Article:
Online Program

GIS and area deprivation: An approach to neighborhood level population health management

Wednesday, November 4, 2015 : 8:30 a.m. - 8:50 a.m.

Andrew Maroko, PhD, Lehman College, Department of Health Sciences, City University of New York (CUNY), Bronx, NY
Deborah Viola, PhD, Center for Regional Healthcare Innovation, Westchester Medical Center
Thao Doan, MPH, School of Health Sciences and Practice and Institute of Public Health, New York Medical College, Valhalla, NY
Shirley Yang, BSME, MPH candidate, Hunter College, CUNY / CUNY School of Public Health, New York, NY
Megan Hubel, MPH candidate, Lehman College, CUNY / CUNY School of Public Health, Bronx, NY
Background: It has been shown that neighborhood-level characteristics can often influence health outcomes. This suggests that primary care providers should also be cognizant of a patient’s neighborhood environment in order to provide the best treatment, inclusive of preventive care. However this can be a challenge with respect to the ease of access, interpretation, operationalization, and generalizability of this neighborhood data.

Objective/Purpose: To determine the relationship between an area deprivation index and selected health outcomes at the regional (Hudson Valley, NY) and local (e.g., county) levels and to propose a simple method of disseminating this data along with potential resources interactively.

Methods: Using a geographic information science (GIS) framework, we examined the Area Deprivation Index (ADI), developed by Singh and updated by Kind, which is freely accessible and available for the entire United States. The measure represents the socioeconomic deprivation of these areas using 17 census markers. Regional (Hudson Valley, NY), and local (e.g., county-wide) analyses were performed by correlating ADI values with selected hospitalization rates (cardiovascular disease, substance abuse, and asthma). This multi-scale look was done in order to examine local variation in correlations as well as to better reflect primary care and county social services availability. Spatial data was then transformed into easily accessible Google Earth files to provide interactive ability.

Results: Regional ADI value rankings concealed some important local variation in the ADI/health relationships.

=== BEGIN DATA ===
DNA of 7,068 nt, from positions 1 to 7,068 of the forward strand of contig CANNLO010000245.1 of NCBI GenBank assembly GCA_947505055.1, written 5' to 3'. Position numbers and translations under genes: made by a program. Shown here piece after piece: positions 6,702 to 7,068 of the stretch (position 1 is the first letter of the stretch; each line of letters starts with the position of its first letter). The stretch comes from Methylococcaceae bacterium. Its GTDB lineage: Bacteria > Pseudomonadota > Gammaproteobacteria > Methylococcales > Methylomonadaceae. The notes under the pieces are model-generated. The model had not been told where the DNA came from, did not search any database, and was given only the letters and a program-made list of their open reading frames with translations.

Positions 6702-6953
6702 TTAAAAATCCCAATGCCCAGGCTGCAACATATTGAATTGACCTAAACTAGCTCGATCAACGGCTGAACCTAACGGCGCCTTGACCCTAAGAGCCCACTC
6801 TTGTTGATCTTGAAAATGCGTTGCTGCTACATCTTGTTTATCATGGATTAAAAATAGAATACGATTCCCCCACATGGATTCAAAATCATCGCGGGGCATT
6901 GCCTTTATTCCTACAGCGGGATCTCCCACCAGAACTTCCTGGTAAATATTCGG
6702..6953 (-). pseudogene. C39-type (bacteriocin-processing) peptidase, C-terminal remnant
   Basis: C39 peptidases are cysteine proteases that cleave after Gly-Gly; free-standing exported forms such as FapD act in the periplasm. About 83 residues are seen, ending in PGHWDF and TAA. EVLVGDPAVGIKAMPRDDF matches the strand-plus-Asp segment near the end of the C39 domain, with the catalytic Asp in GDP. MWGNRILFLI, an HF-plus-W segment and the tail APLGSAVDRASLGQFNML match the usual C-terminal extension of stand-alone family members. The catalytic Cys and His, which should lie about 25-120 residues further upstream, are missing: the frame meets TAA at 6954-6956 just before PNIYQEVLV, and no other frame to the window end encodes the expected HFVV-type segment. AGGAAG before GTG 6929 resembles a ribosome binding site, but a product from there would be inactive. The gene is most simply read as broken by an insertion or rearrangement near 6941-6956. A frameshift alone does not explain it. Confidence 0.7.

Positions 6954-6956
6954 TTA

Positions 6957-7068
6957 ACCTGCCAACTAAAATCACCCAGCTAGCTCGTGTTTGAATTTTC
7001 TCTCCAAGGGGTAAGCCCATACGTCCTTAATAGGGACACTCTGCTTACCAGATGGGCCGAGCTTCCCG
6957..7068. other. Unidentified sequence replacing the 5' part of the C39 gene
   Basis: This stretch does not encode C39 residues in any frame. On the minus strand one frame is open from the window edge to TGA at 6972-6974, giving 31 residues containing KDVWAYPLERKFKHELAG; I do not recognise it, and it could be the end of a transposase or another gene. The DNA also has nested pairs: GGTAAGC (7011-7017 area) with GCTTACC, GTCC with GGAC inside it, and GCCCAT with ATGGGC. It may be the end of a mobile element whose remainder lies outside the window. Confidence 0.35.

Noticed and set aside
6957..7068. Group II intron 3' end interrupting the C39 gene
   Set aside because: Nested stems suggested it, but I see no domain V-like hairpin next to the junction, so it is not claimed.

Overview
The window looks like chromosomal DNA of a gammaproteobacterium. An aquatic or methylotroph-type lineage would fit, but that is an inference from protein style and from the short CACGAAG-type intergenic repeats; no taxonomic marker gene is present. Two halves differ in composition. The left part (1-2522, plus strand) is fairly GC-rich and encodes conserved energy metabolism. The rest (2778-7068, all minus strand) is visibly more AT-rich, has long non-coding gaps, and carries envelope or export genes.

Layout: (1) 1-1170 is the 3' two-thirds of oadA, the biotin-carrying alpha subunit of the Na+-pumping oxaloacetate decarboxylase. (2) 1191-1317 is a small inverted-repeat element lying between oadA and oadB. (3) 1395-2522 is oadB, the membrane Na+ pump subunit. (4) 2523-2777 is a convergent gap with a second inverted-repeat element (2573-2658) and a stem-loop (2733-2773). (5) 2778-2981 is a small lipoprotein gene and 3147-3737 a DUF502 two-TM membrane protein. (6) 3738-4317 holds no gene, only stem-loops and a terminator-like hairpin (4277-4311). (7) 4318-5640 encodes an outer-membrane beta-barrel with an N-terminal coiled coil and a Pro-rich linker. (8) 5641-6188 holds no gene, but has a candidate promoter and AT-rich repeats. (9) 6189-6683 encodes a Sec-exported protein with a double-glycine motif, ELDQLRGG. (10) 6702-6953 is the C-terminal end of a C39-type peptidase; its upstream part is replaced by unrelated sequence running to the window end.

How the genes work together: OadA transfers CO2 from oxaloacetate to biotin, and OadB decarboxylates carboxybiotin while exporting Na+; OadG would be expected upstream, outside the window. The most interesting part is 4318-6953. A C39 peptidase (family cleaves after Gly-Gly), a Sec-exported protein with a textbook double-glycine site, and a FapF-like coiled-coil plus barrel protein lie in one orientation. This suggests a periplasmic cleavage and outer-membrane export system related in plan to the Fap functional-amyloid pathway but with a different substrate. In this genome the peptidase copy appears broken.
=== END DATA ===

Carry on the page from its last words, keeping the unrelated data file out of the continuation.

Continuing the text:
Discussion/Conclusions: Presenting neighborhood-level characteristics may help providers understand the relative deprivation and risk experienced by the patient based on potential influences of the social and built environments, otherwise referred to as the broader determinants of health. Incorporating this information with health data, utilization, and costs available from claims databases will provide even richer datasets for analytics, public health surveillance, allocation of community resources, and overall population health management.

Learning Areas:

Provision of health care to the public

Learning Objectives:
Differentiate between regional and local area deprivation in terms of its relationship with health outcomes. Describe the relationship between area deprivation and selected health outcomes in the study area Describe the utility of providing primary care providers with neighborhood deprivation data Discuss a proposed method to make area deprivation index information available

Keyword(s): Geographic Information Systems (GIS)

Presenting author's disclosure statement:

Qualified on the content I am responsible for because: I have worked in health geography extensively and published numerous scholarly articles related to health disparity/inequity, accessibility, and exposure (physical and social).
Any relevant financial relationships? No

I agree to comply with the American Public Health Association Conflict of Interest and Commercial Support Guidelines, and to disclose to the participants any off-label or experimental uses of a commercial product or service discussed in my presentation.